Objective Tourette syndrome (TS) is a chronic neuropsychiatric movement disorder characterised by multiple motor and one or more phonic tics, plus associated behavioural problems. Specific behavioural interventions, either alone or as an adjunct to pharmacological treatment, have been shown to effectively decrease tic severity and improve health-related quality of life. Habit reversal training (HRT) is increasingly recognised as an effective behavioural intervention in the treatment of TS. However, little is known about the characteristics of patients who attend and adhere to HRT sessions, which results in inappropriate use of resources and therapist appointment times. The present study is aimed to determine the demographic (gender, age) and clinical (disease duration, tic severity, family history of tics, co-morbid behavioural problems, pharmacotherapy) characteristics of adult patients with TS who attend HRT sessions following initial referral, in order to develop recommendations for treating clinicians on the development of appropriate care pathways.
Method Data regarding the demographic/clinical characteristics of a cohort of 57 patients with TS consecutively referred to HRT intervention were retrospectively reviewed. Correlation and regression analyses were used to examine associations between patients' characteristics and their attendance at HRT sessions.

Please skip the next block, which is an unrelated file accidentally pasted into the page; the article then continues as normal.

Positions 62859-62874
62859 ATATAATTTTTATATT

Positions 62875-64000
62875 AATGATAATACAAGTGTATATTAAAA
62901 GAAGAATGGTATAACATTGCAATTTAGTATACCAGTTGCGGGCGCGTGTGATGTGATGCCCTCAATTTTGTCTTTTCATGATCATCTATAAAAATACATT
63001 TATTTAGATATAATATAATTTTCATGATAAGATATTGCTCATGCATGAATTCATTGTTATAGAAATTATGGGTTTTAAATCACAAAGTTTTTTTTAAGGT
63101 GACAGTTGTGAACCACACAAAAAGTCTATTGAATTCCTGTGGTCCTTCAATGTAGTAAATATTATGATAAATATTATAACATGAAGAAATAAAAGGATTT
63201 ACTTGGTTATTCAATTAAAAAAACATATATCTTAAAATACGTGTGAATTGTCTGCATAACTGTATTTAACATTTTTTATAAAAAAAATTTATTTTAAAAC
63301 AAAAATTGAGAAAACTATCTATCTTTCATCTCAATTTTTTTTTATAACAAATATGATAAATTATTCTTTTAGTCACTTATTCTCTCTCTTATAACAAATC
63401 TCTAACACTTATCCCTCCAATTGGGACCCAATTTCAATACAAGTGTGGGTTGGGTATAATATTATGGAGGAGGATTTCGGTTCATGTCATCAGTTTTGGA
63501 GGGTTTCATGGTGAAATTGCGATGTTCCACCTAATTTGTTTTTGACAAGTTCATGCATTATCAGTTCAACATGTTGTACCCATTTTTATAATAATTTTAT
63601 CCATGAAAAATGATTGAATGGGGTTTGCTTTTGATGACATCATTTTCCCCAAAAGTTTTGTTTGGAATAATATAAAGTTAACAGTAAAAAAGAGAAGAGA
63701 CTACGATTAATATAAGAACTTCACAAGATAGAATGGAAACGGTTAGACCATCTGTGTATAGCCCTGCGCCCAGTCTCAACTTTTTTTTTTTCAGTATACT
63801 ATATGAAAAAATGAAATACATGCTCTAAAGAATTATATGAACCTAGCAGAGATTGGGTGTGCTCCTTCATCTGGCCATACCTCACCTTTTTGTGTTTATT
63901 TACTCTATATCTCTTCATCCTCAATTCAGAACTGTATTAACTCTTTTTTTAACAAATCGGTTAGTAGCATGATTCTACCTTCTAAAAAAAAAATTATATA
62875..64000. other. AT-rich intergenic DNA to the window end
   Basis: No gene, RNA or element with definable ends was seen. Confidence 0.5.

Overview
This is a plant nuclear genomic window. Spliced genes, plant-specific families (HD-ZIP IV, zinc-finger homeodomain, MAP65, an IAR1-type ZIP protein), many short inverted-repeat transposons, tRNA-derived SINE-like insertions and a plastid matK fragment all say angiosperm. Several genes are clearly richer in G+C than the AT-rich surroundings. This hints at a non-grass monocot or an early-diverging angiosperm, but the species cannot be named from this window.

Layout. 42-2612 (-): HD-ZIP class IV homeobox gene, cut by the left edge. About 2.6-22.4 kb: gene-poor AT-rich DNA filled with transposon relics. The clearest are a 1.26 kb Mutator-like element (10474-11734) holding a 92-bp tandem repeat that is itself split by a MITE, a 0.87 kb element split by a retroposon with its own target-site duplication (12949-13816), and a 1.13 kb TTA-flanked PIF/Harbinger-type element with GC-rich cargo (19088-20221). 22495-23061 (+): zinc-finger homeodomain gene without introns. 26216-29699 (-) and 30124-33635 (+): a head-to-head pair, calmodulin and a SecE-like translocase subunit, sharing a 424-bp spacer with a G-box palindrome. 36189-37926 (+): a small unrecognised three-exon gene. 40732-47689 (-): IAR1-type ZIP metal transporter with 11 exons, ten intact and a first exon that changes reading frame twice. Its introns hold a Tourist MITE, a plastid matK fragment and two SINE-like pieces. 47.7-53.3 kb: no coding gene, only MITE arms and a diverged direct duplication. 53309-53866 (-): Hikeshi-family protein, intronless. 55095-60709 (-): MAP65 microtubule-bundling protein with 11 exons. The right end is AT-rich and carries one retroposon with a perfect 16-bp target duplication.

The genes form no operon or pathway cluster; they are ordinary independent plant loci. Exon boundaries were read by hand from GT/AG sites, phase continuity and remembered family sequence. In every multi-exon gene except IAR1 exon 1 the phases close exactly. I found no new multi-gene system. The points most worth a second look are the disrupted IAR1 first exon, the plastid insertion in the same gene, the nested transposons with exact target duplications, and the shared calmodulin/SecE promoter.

Results Out of the initial sample, 12/57 patients were excluded from the analysis because of inappropriate referral and/or insufficient data. About one in three patients (15/45) failed to attend HRT following referral by the treating consultant. There were no significant differences in the demographic/clinical characteristics between patients who attended HRT sessions and patients who did not. However, a trend towards statistical significance (p=0.08) was found for decreased tic severity as a predictor of poor attendance.
Conclusion Our findings suggest that initial treatment retention to HRT in TS can be suboptimal. The trend towards statistical significance of tic severity as a predictor of poor attendance is of potential clinical relevance and needs further investigation in larger samples.
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